Unit | Parasite Chemotherapy

The Parasite Chemotherapy Unit is the drug discovery centre for protozoan parasites. It draws on over 20 years of experience in parasite propagation to assess the chemotherapeutic potential of compounds against Plasmodium spp., African trypanosomes, Trypanosoma cruzi and Leishmania. The research of the Parasite Chemotherapy groups comprises three main areas:

Drug discovery work

A substantial part of the research concentrates on developing novel in vitro assays and in vivo models. Drug discovery activities are complemented by preclinical studies on drug absorption and pharmacokinetics. Further, molecular biology and bioinformatic approaches target the mechanisms of drug resistance and the mode of drug action. The unit has a screening mandate from the Medicines for Malaria Venture (MMV) Foundation and became the main centre for WHO/TDR for in vitro screening against protozoan parasites.

Pascal Mäser

Pascal Mäser

Associate Professor, PhD

Eastern Africa Network for Trypanosomiasis (EANETT)

Besides working on new drugs, the group also collaborates with African partner institutes in the Eastern Africa Network for Trypanosomosis (EANETT) in the area of sleeping sickness research and control. The Swiss Agency for Development and Co-operation (SDC) awarded the network a second phase of support for 2004–2006. A major goal for this phase will be to involve the network in international activities with access to additional funding.

Tsetse Transmission

A further element of activities deals with studies of trypanosome transmission through the tsetse fly vector to gain more knowledge about the life cycle of the parasite and the function of certain surface proteins.

The Parasite Chemotherapy Unit (PCU) is a drug discovery center for protozoan parasites. We have over 20 years of experience in assay development and drug efficacy testing for the causative agents of malaria (Plasmodium spp.), African sleeping sickness (Trypanosoma brucei), Chagas' disease (T. cruzi), Leishmanioses (Leishmania spp.) and diarrhea (Entamoeba and Giardia). Primary and secondary in vitro tests are combined with mouse models of the diseases (for African trypanosomes and malaria) and with molecular approaches on the mechanisms of drug action and drug resistance. The PCU is closely collaborating with product-development-partnerships such as MMV, DNDi or GALVmed, with academic partners from all over the globe, and with pharma companies. The PCU has been instrumental to the development of several clinical candidates including fexinidazole for human African trypanosomiasis (HAT) and artefenomel for malaria. The PCU was founded by Prof. Reto Brun and is led by Prof. Pascal Mäser.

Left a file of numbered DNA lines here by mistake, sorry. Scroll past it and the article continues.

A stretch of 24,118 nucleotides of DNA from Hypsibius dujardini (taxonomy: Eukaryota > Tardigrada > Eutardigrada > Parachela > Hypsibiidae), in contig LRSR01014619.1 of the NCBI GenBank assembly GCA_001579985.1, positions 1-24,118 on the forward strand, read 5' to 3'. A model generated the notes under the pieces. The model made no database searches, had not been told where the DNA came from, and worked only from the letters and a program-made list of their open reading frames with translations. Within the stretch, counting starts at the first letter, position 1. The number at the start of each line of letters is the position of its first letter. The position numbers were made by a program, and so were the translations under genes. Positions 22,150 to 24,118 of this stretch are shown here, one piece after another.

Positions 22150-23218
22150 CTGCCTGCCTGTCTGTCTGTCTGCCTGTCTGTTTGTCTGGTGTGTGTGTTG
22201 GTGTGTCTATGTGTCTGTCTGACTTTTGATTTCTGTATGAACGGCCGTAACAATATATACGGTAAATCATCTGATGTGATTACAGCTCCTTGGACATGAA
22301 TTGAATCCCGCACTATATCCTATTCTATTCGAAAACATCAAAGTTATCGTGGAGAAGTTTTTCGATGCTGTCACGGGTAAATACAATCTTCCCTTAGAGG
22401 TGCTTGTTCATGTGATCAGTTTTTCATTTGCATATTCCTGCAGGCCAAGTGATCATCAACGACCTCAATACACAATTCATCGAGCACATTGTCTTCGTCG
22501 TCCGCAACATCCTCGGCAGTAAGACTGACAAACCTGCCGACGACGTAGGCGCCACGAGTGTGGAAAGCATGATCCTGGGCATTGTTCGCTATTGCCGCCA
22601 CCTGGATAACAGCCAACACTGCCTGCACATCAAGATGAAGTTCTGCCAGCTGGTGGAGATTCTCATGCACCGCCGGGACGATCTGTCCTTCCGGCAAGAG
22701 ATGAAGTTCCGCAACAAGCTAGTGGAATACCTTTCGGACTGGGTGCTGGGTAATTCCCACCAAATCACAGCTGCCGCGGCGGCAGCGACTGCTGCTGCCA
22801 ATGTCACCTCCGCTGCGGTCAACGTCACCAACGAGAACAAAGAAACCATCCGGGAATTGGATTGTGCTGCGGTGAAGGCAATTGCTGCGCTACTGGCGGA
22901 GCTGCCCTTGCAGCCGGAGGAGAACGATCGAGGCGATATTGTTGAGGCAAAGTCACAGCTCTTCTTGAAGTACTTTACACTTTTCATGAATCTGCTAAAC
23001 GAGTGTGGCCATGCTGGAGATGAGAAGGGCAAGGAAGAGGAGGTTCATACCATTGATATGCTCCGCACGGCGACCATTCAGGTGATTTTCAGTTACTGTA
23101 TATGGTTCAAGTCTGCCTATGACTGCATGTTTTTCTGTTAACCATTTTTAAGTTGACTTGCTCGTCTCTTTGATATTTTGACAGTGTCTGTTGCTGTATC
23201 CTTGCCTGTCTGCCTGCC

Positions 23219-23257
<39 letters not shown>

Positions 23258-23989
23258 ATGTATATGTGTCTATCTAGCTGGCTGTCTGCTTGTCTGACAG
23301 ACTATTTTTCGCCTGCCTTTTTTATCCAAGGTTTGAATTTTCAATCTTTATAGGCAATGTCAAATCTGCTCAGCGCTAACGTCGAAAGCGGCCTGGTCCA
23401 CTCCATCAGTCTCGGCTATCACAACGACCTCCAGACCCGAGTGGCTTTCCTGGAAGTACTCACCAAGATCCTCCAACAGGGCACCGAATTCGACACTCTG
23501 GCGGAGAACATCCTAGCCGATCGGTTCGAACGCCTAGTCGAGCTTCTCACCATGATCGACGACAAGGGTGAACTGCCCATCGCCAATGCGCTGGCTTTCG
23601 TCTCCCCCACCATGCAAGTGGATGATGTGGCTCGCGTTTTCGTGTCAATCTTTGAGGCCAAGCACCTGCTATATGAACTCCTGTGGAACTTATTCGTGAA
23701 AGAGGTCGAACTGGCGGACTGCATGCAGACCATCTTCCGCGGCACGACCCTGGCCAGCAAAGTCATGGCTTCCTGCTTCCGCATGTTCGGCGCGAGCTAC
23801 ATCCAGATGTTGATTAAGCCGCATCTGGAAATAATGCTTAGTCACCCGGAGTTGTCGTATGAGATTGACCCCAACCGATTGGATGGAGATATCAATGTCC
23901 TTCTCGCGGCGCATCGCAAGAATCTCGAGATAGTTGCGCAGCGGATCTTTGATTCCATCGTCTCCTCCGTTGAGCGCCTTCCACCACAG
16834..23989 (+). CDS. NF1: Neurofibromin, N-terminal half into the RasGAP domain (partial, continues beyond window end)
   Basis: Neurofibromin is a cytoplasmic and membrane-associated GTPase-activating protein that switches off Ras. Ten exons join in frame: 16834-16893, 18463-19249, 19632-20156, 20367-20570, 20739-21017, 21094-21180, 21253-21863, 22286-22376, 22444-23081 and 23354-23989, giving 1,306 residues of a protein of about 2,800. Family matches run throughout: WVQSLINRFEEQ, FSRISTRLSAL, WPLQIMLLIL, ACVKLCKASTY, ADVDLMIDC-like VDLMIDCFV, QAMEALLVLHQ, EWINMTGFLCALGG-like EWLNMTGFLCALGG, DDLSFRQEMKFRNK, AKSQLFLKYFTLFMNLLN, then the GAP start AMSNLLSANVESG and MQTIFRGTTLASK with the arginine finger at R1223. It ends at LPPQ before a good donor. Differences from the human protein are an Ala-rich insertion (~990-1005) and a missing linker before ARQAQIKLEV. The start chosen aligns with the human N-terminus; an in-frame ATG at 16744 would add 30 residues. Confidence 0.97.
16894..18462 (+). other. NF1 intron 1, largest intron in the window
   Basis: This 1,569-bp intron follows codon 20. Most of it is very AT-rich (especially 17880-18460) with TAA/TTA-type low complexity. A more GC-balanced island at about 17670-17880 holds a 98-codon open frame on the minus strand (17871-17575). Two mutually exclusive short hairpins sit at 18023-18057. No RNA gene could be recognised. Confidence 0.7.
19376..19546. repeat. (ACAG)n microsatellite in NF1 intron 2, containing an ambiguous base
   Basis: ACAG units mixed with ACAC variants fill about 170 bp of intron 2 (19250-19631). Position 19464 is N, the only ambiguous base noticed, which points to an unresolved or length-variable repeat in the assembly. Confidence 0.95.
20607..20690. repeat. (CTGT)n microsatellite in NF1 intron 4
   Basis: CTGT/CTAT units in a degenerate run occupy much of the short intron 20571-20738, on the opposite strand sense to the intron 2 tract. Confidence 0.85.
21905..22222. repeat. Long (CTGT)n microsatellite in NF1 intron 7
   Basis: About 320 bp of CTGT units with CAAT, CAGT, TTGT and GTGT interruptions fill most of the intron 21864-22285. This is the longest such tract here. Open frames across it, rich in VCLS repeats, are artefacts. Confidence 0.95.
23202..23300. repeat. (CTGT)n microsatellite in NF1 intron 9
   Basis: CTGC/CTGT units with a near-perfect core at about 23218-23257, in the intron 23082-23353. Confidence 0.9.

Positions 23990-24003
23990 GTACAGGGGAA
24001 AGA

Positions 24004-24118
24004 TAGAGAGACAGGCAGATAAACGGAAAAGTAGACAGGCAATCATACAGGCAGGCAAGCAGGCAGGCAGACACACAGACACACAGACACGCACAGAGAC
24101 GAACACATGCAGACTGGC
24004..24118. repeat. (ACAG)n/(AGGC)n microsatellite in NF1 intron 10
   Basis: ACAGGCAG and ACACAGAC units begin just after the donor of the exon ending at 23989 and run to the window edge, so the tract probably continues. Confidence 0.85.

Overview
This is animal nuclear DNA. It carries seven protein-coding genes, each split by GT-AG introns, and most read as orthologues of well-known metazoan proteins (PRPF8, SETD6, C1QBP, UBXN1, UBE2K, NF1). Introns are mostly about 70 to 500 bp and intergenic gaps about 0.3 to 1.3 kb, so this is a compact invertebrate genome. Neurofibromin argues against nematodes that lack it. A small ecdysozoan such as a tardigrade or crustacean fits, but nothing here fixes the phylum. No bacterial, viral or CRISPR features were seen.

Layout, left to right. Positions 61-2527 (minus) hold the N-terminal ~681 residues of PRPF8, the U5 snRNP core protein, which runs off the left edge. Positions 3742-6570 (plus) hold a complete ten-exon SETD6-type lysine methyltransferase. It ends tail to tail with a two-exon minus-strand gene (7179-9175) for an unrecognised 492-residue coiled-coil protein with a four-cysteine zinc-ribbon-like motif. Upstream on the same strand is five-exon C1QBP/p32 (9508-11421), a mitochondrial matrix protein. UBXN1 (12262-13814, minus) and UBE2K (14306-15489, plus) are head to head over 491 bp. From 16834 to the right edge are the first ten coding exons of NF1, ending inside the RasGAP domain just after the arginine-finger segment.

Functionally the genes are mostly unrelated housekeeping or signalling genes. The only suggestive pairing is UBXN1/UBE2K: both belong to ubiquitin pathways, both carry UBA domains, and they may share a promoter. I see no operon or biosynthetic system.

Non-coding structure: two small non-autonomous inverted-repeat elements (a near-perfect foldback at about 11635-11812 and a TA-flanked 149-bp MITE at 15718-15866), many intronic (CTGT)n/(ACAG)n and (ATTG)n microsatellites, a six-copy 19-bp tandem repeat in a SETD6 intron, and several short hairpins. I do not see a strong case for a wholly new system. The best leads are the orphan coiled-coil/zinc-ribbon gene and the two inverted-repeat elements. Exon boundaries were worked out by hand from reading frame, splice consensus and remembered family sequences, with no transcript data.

Kruth S et al. Generation of aurachin derivatives by whole-cell biotransformation and evaluation of their antiprotozoal properties. Molecules. 2023;28:1066. DOI: 10.3390/molecules28031

Albisetti A, Venugopal K, Guérin A. New frontiers in host-parasite interactions, from cell to organism. Mol Microbiol. 2022(in press). DOI: 10.1111/mmi.15013

Beilstein S, El Phil R, Sahraoui S.S, Scapozza L, Kaiser M, Mäser P. Laboratory selection of trypanosomatid pathogens for drug resistance. Pharmaceuticals (Basel). 2022;15(2):135. DOI: 10.3390/ph15020135

Bernhard S, Kaiser M, Burri C, Mäser P. Fexinidazole for human African trypanosomiasis, the fruit of a successful public-private partnership. Diseases. 2022;10(4):90. DOI: 10.3390/diseases10040090

de Vries L.E et al. Preclinical characterization and target validation of the antimalarial pantothenamide MMV693183. Nat Commun. 2022;13:2158. DOI: 10.1038/s41467-022-29688-5